Winter Park / Maitland Observer | Thursday, Sept. 12, 2013 | Page 7Lifestyles Its become routine for many people tion. From how we travel, to switching light bulbs, to turning off unused appli save money. Like home consumers, local schools also have to consider energy con servation in their budget cutting strategies. Facility teams in Orange and Seminole County are busy putting their conserva tion strategies in place for the new school year to ensure that every energy dollar is well spent. ings is good for us, [Orange County Public Schools], its good for the taxpayer and it generates less carbon dioxide, which is better for the environment, said Orange County Public Schools Facilities Manager John Brennan. Orange County In Orange County, savings starts in the kitchen. Brennan said school kitchens are working on overhauling procedures to help reduce energy costs. Kitchen workers are being provided with energy saving training and a spread sheet tool to enable them to calculate their energy consumption. Based on this data, Brennan said, each school will formulate a new savings plan detailing how they will reduce energy usage in the kitchens, such as unplugging less frequently used equip ment, working in batches or switching off lights. Following the implementation of these new plans, the facilities department will do energy audits to help keep them on said Orange County Public Schools hopes to save $1 million using this strategy alone. Energy costs can also cool off though centrally controlled thermostats. Ther mostats in Orange County Schools are centrally controlled through the facilities department, requiring individual classrooms and buildings to operate at a range. In addition, Orange County Public Schools gets rebates from Duke Energy and the Orlando Utilities Commission for using more energynew schools such as Walker Middle, Oakridge High, Edgewater High and Aloma Elemen tary School. We are aiming to increase our in Orange County nan said. Seminole County Seminole County Energy Manager Hector Barbosa said Seminole County Public Schools are shining light on several new ways for the county to save on electricity. e Mayflower is an incredible safety net.At The Mayower, Nancy Klingler benets from the wisdom of proactive planning. She enjoys her stunning, customized villa along with a maintenance-free lifestyle that enables her to travel regularly and maintain her social circle. And having moved here with her late husband Bob, the advantages extend even further. Wed always planned to make the move later on, but we fast-tracked our decision when Bob became ill, Nancy says. He wanted to make sure I was taken care of and I am. You never know what will happen in the future, so you have to prepare. No matter what comes my way, The Mayower is an incredible safety net that provides a sense of security for me and my children.Whats your plan for the future? Call today, and lets talk about it: 407 .672. 1620. 88141 PR AD WPO 9/2013 Wi nt er Pa r k' s Di sti nc ti ve Re tire me nt Co mmu ni ty www.themayf lower.com 1620 Mayower Court Winter Park, FL 32792 PROACTIVE PLANNING [ and lifelong security ] MAY 972 Klinger Ad_WPO.indd 1 8/13/13 12:14 PM When an elderly opera singer goes to a concert, he may choose an aisle seat so he can vamoose if things dont pan out to please him. On Friday, Sept. 6, when Florida Opera Theaters Opera In The Park Series showcased baritone Gabriel Preisser at the Winter Park Community Center, this old-timer stayed glued to his seat from Baritone Preisser demonstrated the requisites of an accomplished concert singer. His voice is excellent, and pliable enough to deliver everything his very musical mind imagines. At Preissers side was pianist Robin Stamper, a virtuoso pro who, I hope, never again is sentenced to play an instrument such as what served as a piano on this occasion. Preissers program was varied enough to have suited him well in New Yorks Town Hall. This fact made me wonder how his voice would carry in a full-sized concert hall with an orchestra pit. from his energetic opening, Rossinis Lar go al Factotum, to his encore, Germonds aria Di Provenza from Traviata. Along the way Mr. Preisser tossed in a tasteful rendition of Menottis When the Air Sings of Summer from The Old Man and the Thief. ( Familiar songs by Johannes Brahms and F. Paolo Tosti were welcome hearing and emphasized good diction, and pleasing legato line. I personally enjoyed Preissers touching rendition of Tostis Ideale, a song I sang on countless programs. Preissers range from top to bottom is easy and cut from one cloth. A special treat was three French cabaret songs by Francis Poulenc. Here Preissers panache and humorous interpretation brought smiles to the faces of his audience. Stamper soloed ably in piano pieces by Scriabin and Liszt. Gabriel Preisser ended a delightful evening with Broadway selections from Paint Your Wagon, The Fantasticks and Carousel. ( Versatile baritone scores in Winter Park concertLOUIS RONEY Observer columnistLocal schools gear up for energy savingsALLISON OLCSVAY Observer staff PHOTOS BY ALLISON OLCSVAY THE OBSERVERNew energy-efcient kitchens cut down on food preparation costs in local schools. Please see ENERGY on page 8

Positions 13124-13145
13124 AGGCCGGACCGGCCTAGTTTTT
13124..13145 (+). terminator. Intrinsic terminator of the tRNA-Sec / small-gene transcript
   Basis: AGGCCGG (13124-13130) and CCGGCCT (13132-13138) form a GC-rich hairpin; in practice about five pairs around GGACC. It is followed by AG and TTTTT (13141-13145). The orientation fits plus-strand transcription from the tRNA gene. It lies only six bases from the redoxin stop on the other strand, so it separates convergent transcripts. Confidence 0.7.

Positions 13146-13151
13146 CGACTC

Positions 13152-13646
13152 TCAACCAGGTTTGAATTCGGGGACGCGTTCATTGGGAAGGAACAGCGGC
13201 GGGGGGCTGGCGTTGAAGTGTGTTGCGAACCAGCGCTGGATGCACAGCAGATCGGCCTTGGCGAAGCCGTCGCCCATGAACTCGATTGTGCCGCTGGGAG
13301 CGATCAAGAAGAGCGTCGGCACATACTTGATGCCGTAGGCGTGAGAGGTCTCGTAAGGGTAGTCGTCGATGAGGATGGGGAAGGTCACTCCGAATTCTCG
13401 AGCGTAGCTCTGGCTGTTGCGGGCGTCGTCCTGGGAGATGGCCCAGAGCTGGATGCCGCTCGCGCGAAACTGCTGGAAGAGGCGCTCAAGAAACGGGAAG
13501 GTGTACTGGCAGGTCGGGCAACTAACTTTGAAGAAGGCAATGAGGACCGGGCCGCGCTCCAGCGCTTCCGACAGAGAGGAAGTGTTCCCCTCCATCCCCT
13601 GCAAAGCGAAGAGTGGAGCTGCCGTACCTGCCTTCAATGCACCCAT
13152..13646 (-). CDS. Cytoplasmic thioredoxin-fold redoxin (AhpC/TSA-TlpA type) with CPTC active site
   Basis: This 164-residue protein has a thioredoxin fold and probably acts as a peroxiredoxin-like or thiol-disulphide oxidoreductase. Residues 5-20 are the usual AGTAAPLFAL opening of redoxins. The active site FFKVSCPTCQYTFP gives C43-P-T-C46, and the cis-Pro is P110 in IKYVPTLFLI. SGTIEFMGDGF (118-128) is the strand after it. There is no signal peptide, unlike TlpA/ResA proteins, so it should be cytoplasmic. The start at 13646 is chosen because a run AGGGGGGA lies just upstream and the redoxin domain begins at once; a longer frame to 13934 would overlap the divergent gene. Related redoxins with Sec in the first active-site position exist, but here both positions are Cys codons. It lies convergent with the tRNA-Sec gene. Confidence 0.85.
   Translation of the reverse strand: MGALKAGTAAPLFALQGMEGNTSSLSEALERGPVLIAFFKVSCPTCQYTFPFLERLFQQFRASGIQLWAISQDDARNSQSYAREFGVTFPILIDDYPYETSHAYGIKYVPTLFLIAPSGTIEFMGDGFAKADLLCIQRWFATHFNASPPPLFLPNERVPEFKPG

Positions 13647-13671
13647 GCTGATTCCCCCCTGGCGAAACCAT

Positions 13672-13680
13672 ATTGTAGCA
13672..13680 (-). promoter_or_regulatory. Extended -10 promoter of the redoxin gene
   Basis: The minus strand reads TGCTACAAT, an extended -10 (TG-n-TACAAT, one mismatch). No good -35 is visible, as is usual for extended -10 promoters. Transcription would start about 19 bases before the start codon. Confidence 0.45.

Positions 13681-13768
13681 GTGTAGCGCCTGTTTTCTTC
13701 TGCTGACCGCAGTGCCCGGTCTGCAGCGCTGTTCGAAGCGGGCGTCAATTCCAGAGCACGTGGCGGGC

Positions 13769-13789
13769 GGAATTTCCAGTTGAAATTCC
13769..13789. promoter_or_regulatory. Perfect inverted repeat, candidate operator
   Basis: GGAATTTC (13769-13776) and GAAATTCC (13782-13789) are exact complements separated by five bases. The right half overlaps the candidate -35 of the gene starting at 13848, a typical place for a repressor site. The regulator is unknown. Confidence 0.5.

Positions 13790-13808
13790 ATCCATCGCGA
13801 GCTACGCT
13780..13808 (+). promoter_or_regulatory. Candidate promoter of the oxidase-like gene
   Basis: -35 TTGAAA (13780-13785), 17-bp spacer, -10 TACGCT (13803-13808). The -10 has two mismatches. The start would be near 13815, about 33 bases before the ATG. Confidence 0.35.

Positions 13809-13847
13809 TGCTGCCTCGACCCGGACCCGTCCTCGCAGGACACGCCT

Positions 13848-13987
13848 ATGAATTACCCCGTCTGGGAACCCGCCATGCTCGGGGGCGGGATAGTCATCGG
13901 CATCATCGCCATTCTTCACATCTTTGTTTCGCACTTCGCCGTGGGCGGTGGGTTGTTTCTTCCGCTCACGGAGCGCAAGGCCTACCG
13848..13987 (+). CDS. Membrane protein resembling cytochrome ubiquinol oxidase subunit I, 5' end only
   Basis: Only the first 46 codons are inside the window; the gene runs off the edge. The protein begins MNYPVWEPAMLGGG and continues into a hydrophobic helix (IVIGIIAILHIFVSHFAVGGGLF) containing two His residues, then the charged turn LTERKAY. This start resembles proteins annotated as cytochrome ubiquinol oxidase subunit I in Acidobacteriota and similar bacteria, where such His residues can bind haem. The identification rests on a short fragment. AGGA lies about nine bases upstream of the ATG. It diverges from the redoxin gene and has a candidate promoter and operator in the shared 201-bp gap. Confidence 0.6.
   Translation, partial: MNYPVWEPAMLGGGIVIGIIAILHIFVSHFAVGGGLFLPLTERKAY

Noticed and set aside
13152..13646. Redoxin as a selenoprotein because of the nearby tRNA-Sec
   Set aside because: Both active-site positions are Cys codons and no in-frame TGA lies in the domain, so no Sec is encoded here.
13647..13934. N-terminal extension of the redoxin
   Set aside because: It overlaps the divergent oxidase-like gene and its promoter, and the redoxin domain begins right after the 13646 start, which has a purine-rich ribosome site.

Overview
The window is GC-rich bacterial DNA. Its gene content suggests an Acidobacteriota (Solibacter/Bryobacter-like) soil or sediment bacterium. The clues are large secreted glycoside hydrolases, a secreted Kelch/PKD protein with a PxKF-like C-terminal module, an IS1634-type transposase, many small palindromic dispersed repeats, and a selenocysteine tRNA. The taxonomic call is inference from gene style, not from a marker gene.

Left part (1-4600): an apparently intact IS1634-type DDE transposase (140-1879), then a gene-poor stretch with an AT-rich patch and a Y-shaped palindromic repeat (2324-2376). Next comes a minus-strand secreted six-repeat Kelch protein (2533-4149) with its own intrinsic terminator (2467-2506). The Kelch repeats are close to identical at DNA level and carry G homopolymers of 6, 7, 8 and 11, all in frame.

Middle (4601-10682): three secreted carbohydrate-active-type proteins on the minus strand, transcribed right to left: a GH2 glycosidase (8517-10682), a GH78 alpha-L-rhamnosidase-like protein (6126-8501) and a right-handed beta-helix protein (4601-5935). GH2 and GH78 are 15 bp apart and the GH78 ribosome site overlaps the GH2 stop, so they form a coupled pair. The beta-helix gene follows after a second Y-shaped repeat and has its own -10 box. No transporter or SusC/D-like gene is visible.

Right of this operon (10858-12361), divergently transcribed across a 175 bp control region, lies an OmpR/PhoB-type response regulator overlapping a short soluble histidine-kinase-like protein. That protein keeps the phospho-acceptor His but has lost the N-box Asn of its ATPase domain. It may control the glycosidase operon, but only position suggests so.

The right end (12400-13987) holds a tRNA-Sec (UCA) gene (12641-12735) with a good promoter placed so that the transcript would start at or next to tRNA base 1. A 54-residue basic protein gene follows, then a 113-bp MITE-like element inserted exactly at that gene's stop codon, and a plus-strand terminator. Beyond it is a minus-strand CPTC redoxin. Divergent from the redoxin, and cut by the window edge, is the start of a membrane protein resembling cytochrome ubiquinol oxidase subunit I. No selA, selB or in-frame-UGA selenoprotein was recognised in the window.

PAGE 8